Legendary designer, art director and SND Lifetime Achievement Award recipient Roger Black will launch a typography series, News Type, at SNDDC next month. With decades of experience designing and consulting for publications like Rolling Stone, The New York Times, Esquire, MSNBC.com and The Baltimore Sun, Black is harnessing his expertise to plan this special program. The day-long event focusing on branding, voice and typography will take place Thursday, April 9 at The Washington Post (registration is free for SND members and anyone signed up for the annual workshop). Registration is open here, so please let SND know you are coming.
You’ve worked as an art director and design consultant for over 40 years, designing magazines, newspapers and websites. How has the design culture changed? Are there key takeaways from your vast industry experience that can be applied to current and future projects?
If I’ve learned anything in this time, it’s that human nature is not changing. People still like storytelling, and they still are primarily interested in other people. If you keep your attention on the user (the reader) and not on the morphing business or culture, you can succeed.
Since you’re helping launch a typography session at SNDDC, can you share some background on your work with Font Bureau?
Font Bureau has always been a custom type foundry first. That is, we make typefaces for specific customers and specific uses. Eventually most of these fonts go into our library for general release. It’s turned out that making this fonts which someone actually wants (instead of what we imagined they’d want) has built a collection that’s still finding new customers. For example, Bureau Grotesque was originally designed for Newsweek and Entertainment Weekly. A search of Fonts In Use shows it’s still popular.
For some of the great papers, Font Bureau has produced lasting typefaces: David Berlow’s LA Kis for the Los Angeles Times, Christian Schwartz’s Houston for the Houston Chronicle, Cyrus Highsmith’s Escrow for the Wall Street Journal, Matthew Carter’s Rocky for the late, lamented Rocky Mountain News.
You’ve said that design is the link between the customer and the product. Can you expand on the relationship between design and content? And what does that mean when it comes to designing for a publication across platforms?
With publications, the designer is orchestrating the arrangement of the visual content, with the text. Both are being read by the customers. The first goal is to make it easy to read! But at the end of the day, the designer has to find ways to help tell the story. I think we’ve failed to tell stories on the web. We throw roadblocks in front of the readers—hideous, flashing ads, forced page links, illegible type. In 20 years, we’ve just about killed the habit of reading newspapers. But I don’t think it’s too late to find great ways to immerse people in digital news publications.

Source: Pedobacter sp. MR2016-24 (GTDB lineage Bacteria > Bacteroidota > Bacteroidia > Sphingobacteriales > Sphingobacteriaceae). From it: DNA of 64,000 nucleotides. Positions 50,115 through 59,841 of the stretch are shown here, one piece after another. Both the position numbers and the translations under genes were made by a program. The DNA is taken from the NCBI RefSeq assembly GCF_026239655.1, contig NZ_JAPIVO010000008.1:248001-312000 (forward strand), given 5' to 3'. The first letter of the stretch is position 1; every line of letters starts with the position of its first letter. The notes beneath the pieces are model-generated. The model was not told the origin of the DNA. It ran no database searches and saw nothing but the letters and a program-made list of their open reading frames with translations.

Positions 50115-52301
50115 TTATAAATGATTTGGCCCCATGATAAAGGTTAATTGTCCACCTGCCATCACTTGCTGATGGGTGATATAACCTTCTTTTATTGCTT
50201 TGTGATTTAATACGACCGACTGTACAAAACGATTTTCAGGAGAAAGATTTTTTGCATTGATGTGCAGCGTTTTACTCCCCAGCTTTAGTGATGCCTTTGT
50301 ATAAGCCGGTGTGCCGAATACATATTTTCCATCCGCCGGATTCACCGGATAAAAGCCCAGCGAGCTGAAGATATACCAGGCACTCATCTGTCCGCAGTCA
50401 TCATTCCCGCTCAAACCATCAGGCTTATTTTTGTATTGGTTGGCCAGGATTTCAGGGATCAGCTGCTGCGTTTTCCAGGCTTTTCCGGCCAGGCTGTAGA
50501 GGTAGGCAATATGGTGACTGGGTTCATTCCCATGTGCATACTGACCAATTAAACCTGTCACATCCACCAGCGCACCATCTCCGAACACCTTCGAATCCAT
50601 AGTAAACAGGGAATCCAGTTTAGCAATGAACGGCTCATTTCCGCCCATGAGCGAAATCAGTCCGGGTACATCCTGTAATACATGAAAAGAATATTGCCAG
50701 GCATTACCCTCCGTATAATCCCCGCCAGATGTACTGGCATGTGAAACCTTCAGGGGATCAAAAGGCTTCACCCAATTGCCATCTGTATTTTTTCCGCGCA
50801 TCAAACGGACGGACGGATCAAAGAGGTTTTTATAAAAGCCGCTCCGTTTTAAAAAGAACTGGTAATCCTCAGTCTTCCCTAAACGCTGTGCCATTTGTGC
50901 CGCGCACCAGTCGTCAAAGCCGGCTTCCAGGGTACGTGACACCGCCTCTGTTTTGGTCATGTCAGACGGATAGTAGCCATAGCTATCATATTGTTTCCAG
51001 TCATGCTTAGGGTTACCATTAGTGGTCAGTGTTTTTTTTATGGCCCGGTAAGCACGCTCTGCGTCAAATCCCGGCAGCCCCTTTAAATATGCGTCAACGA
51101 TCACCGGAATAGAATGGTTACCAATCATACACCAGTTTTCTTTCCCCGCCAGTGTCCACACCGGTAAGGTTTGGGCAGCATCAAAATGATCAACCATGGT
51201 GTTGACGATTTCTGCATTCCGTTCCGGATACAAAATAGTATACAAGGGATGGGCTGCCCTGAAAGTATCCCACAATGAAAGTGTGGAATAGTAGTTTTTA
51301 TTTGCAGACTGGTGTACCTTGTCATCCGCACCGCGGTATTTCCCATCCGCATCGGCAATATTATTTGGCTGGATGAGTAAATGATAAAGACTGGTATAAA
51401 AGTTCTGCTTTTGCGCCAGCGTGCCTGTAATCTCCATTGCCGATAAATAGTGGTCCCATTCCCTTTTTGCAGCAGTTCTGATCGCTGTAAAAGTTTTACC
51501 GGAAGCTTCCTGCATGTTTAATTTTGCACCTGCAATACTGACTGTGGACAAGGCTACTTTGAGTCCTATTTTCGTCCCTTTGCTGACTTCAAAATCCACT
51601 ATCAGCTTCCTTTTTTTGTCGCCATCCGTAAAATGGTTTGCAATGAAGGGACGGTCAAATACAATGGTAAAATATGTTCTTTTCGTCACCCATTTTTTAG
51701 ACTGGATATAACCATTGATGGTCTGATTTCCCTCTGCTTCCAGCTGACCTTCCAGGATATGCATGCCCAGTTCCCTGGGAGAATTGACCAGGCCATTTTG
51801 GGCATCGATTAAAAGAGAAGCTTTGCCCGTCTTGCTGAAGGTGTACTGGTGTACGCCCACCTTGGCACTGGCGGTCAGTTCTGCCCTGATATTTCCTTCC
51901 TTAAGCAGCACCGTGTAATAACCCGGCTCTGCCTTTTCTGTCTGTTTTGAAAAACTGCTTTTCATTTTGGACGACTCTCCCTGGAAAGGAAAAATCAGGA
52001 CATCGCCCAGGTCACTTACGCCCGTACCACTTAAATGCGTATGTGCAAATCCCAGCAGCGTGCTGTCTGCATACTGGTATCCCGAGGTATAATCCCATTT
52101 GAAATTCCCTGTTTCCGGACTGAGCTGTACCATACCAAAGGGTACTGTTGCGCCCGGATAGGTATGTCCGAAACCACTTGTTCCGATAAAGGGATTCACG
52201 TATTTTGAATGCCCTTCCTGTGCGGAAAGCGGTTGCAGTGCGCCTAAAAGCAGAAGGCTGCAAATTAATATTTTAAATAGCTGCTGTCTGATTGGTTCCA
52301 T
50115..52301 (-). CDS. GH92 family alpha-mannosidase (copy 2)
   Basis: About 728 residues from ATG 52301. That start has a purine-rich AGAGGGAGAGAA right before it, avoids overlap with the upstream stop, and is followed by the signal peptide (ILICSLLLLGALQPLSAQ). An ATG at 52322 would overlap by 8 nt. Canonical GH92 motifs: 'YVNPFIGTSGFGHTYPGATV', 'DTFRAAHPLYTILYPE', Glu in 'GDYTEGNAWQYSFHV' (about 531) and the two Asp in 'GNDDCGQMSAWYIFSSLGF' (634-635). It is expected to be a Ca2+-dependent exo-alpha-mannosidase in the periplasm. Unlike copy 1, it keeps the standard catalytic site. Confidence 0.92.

You’re presenting a special day-long News Type program at SNDDC. I’m curious, what is your philosophy when it comes to typography?
Well, I go back to the idea that if a typeface and a type layout look good after, say, 50 years, they will probably still look good in six months. So I’ve based most of my work on the revival of traditional forms. I started with the publications and books of the 1920s, which themselves were revivals of the early printing of the Renaissance. And I’d fallen in love with robust 19th century commercial typography—including the first big newspapers, the first mass media. The mix is what provides energy. I remember showing my first teacher a letterpress title that combined Tuscan or broad-gauge wood type with the Jenson, Centaur. He was horrified. But I still think it looks great.
Broadly, the News Type sessions at SNDDC will focus on branding, voice and typography. Tell me about your vision for the program?
This is a fast-paced day with 10 speakers approaching the subject from all different angles. We’ll get history, theory, practice, and predictions. It’s the best way to get a quick course in news typography.
News Type will cover a range of topics including the future of typography, typographic traditions, and the editorial experience. Can you give me a preview of some of the issues and case studies that will be highlighted in the program?
The case studies are: The Boston Globe (the first big responsive news site) and the Washington Post (extending a great brain cross-platform). Plus we have the hip IL magazine from the Il Sole 24 in Milan.
One of the great stories is the First Type War, between Linotype and Monotype in the early days of the newspaper boom. To contrast with this, an in-depth look at the different ways type appears on screens today. And, the nitty gritty of news type design from one of the reigning practitioners.
We have a practical side, too: How to actually choose a typeface! And a great round up on the role of type in editorial design.
What do you hope attendees will take away from the sessions?
Well, I hope we’ll rub off a bit of knowledge and a lot of enthusiasm. I think SND folks will be happy they came to Washington a day early!